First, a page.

What better way to celebrate 4th of July than with this live awesome mix by label boss of Must Have Records and DJ, Jay Simon. Jay also lives in Atlanta, has been a friend of mine for the past few years, and one thing that has always been undeniable is his genuine love for the music. He’s the type of cat who’ll play you obscure records at his house accompanied by a full history of the artist, record, and how it came into his possession. This happened to me at his place yesterday actually, LOL. Aside from playing shows stateside and abroad he has a bi-monthly party here in Atlanta called “De Ja Vu”, where you catch him playing everything from Soul, Hip-Hop, Jazz, to Techno. He also was one of the people that was kind enough to help me learn how to DJ, and for that, of course, I am forever grateful. If you know Jay, you know he’s always got something to say, so in preparation for this mix Jay answered a few questions for us, thanks again Jay!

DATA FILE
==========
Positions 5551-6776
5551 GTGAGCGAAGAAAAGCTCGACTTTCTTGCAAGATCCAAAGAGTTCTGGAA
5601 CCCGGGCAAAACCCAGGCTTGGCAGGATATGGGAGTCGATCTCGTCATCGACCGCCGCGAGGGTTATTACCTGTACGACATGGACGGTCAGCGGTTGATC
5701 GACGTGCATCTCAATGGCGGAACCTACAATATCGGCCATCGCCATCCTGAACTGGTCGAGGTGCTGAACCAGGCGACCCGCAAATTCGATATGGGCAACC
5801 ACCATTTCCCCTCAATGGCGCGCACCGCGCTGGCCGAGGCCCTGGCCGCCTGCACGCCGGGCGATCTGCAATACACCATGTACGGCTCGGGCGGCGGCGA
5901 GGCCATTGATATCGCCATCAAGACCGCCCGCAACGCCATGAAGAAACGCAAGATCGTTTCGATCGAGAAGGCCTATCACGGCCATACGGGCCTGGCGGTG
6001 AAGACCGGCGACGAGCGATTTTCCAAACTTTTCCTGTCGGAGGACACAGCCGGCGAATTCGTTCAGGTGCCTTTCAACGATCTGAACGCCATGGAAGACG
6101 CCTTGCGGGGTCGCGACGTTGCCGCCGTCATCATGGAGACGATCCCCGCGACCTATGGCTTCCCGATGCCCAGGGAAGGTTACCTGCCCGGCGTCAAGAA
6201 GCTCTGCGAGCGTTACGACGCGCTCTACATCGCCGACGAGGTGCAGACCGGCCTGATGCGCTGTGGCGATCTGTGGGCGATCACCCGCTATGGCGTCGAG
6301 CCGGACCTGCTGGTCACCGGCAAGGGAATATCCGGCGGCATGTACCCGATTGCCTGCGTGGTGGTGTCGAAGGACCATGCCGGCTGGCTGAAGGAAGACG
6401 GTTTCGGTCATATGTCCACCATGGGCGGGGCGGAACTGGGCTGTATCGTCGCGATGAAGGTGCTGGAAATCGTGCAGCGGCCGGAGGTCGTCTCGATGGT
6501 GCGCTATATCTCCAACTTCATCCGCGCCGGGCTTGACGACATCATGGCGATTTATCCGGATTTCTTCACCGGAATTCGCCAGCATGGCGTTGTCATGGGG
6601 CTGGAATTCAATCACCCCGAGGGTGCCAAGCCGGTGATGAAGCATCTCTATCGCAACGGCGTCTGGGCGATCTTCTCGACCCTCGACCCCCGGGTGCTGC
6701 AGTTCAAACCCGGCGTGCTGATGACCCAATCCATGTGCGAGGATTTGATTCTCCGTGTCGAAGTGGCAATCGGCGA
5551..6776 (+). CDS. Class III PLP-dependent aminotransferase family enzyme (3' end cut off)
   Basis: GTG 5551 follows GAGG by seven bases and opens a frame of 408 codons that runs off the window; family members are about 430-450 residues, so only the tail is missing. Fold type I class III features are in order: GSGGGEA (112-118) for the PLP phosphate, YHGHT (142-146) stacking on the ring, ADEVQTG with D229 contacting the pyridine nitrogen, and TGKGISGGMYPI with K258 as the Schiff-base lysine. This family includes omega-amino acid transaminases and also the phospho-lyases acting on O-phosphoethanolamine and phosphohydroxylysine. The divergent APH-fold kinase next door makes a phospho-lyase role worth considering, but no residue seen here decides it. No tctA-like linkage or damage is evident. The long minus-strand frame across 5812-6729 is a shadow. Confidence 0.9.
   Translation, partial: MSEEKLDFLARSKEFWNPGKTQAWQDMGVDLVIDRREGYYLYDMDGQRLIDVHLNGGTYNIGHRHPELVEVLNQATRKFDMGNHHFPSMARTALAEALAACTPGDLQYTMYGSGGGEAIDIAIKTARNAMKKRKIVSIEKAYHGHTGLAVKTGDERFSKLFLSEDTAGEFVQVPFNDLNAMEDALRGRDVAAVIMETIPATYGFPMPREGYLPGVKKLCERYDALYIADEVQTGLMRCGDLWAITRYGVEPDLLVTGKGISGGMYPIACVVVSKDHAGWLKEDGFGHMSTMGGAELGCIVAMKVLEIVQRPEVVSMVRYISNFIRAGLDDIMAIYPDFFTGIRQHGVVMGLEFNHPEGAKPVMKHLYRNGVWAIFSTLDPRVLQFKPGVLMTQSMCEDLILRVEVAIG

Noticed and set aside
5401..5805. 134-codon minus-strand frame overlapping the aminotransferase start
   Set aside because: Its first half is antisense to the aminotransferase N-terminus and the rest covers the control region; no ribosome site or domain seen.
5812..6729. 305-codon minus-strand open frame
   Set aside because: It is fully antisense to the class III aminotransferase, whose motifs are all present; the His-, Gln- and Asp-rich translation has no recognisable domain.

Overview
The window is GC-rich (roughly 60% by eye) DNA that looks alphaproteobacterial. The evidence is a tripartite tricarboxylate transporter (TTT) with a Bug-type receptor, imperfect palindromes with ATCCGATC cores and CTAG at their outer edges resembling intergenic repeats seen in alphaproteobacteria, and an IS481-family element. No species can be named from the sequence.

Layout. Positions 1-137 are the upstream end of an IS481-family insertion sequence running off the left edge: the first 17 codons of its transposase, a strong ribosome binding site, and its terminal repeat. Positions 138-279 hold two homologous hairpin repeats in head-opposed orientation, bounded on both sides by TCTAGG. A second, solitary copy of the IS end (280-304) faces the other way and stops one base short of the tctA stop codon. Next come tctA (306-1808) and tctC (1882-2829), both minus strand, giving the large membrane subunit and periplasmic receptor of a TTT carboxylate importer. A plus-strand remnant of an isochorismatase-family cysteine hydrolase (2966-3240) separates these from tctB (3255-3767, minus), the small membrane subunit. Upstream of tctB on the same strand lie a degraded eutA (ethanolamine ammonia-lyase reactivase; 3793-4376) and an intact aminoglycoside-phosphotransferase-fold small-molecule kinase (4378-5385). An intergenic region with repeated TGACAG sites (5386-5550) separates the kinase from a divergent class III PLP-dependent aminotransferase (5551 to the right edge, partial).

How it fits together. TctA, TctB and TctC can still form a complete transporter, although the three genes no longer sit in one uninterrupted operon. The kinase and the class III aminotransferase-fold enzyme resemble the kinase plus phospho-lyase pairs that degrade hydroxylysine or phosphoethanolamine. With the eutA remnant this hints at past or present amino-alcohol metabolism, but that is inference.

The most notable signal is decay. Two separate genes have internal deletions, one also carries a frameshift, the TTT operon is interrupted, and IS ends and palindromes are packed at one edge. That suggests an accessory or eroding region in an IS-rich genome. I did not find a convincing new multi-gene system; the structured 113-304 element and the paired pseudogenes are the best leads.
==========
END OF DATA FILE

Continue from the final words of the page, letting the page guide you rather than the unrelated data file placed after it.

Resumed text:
1. Tell us a little about yourself and your influences:
My name is Jay Simon, I live in Atlanta, I DJ and run a record label called Must Have Records, and also produce a little bit. Influences could go on forever, I like to say I’m into and play soulful dance music, but I love hip-hop, jazz, reggae, new wave etc as well, anything that makes me feel something will influence me.
2. What is your view of the current state of underground dance music?
Depends on what you mean by underground, you don’t tend to hear about the real “underground” acts because they usually don’t pay for PR, or have powerful booking agencies behind them. When your name is all over all of the publications that cove “underground” dance music, and you’re touring internationally regularly, I’m not so sure how “underground” it is anymore. That being said, the nebulous “scene” isn’t in a great spot now. Great music and artists are still constantly being overlooked, and the popular cool thing to like isn’t actually good. There’s still good experiences to be had and music to listen to, if you know how to look, but most people don’t, and that’s a big issue.
3. How do you feel about Black representation in dance music?